Saturday, June 12, 2004


Dahr Jamail has this dispatch. You need a cold heart to read it;

He is a well spoken, handsome lawyer, just a year older than I am. He worked as a diplomat who coordinated NGOs and foreign governments in order to bring aid to his country during the sanctions.

He was detained and accused of being a spy for Saddam Hussein, even though he is not even a Baathist.

He was hung from his ankles for hours in Abu Ghraib, until he passed out.

I ask him what else happened to him in there. He pulls up the legs of his trousers to show me two electrical burns on the inside of his knees, and points to two more on his elbows.

And this from a California National Guardsman present during interrorgations in a Samarran police station, north of Baghdad;

Sergeant Greg Ford said he repeatedly had to revive prisoners who had passed out and once saw a soldier stand on the back of a handcuffed detainee's neck and pull his arms until they popped out of their sockets.

ethics.tamucc discusses a recent NY Times editorial;

According to press reports, military doctors and nurses who examined prisoners at Abu Ghraib treated swollen genitals, prescribed painkillers, stitched wounds, and recorded evidence of the abuses going on around them. Under international law — as well as the standards of common decency — these medical professionals had a duty to tell those in power what they saw.

Instead, too often, they returned the victims of torture to the custody of their victimizers. Rather than putting a stop to torture, they tacitly abetted it, by patching up victims and staying silent.

Why do they remain silent? Abbas offers this;

These people, many of whom -- I am ashamed to say -- are Arab-Americans or U.S. residents of an Arab origin -- decided to remain silent and/or participate in this behavior to keep their dream jobs. I sometimes see Titan advertisements calling for people to joing their team. Another company offers $80,000 + other things as a start salary. No degree or good past employment is required; only passing a test in Arabic and English and, of course, a U.S. government background check.

Returning to Seargent Greg Ford, I add this;

Ford said that when he reported the problems last June to his commanding officers, they pressured him to drop his claims.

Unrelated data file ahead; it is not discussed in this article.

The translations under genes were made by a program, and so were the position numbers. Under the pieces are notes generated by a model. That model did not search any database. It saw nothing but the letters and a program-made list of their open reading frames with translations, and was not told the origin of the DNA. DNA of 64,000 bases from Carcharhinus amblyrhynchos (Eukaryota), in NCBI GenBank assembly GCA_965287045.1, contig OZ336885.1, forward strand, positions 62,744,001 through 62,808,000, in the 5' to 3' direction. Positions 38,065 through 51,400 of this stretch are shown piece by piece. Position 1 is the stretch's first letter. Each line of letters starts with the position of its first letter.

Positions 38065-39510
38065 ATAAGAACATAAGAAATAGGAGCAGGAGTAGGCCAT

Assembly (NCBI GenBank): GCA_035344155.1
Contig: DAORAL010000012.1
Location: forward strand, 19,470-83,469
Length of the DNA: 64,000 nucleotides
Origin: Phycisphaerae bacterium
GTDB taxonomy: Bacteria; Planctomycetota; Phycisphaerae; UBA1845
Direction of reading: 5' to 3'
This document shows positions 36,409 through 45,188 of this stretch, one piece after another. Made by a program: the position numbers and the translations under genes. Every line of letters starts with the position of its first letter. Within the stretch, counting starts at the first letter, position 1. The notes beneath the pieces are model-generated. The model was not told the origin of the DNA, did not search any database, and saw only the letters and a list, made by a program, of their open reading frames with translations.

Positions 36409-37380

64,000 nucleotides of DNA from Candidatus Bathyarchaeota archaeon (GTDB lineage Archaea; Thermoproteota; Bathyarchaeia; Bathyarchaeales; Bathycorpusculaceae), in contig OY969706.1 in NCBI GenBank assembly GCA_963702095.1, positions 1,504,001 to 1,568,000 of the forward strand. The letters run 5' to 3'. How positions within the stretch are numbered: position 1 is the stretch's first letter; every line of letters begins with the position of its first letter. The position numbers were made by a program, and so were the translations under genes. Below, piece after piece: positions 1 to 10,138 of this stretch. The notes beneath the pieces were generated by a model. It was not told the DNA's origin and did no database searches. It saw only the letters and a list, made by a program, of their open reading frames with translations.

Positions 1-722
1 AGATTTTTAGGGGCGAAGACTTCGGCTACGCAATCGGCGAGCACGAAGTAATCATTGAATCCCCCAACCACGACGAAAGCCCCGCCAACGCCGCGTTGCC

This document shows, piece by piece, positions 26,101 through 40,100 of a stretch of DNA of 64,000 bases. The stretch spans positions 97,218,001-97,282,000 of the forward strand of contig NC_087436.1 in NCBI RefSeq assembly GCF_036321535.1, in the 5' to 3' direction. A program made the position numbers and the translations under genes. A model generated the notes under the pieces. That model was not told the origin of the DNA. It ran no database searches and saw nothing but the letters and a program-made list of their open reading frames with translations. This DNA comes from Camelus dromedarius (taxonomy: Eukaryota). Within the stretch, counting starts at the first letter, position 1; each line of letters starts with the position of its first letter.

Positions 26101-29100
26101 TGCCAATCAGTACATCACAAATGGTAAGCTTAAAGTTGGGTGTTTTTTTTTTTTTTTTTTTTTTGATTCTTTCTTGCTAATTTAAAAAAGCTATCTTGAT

''Immediately, within the same conversation, the command said, 'Nope, you're delusional, you're crazy, it never happened.' They gave me 30 seconds to withdraw my request for an investigation," Ford said. ''I stood my ground."

Still tempted to dismiss these reports squeeking through as isolated incidents? Here is an extract from SPR May 12 2004;

In December 2003, a guard at a notoriously brutal prison used a German shepherd to attack a 20-year-old prisoner lying on the ground and not resisting. The attack, reported on May 9th by the Los Angeles Times, was not carried out at the now-infamous Abu Ghraib prison in Iraq where Americans were photographed torturing Iraqi prisoners; it occurred in Stockton, California at a juvenile correctional facility. Such abuse runs rampant throughout America's prison system, where prisoners are routinely raped, tortured, beaten and humiliated by guards employing brutality to enforce order.

Thus it is not surprising that two of the alleged ringleaders in the Abu Ghraib torture scandal are both former civilian prison guards. Staff Sgt. Ivan Frederick was a guard at Buckingham Correctional Center in Virginia, part of a state prison system where violent abuse of inmates by prison guards is common. Specialist Charles Graner was a guard at Pennsylvania's Greene State Correctional Institute, a notorious death row facility described by an attorney who visited it as "a concentration camp."

I remember something I heard about 26 years ago.

Somebody was describing the shock when footage from concentration camps at the end of WWII was released to the public. Although reports implicating the atrocities had been creeping out to the world for years prior, it was just too difficult to believe that humans could do these things to one another, just to difficult to fathom. Some even dismissed the reports as "enemy" propaganda.

I remember reading about a village whose townspeople were rounded up by allied soldiers and marched through a death camp discovered in the district, in an effort to wake the townspeople from their compliant stupor. But the townspeople just went into shock and couldn't speak about it, some sinking into an even deeper denial.

Some have even intimated that gulag atrocities occurring during WWII were conveniently ignored because Russia at that time was an Allie against Germany along the eastern borders. History to the victor, one might say. Later, many people in other countries became aware of those atrocities, but those things were just too far away to seem real, someone elses nightmare, and when concepts such as liberty and fraternity become entwined with brutality, sometimes people just find it easier to switch off.


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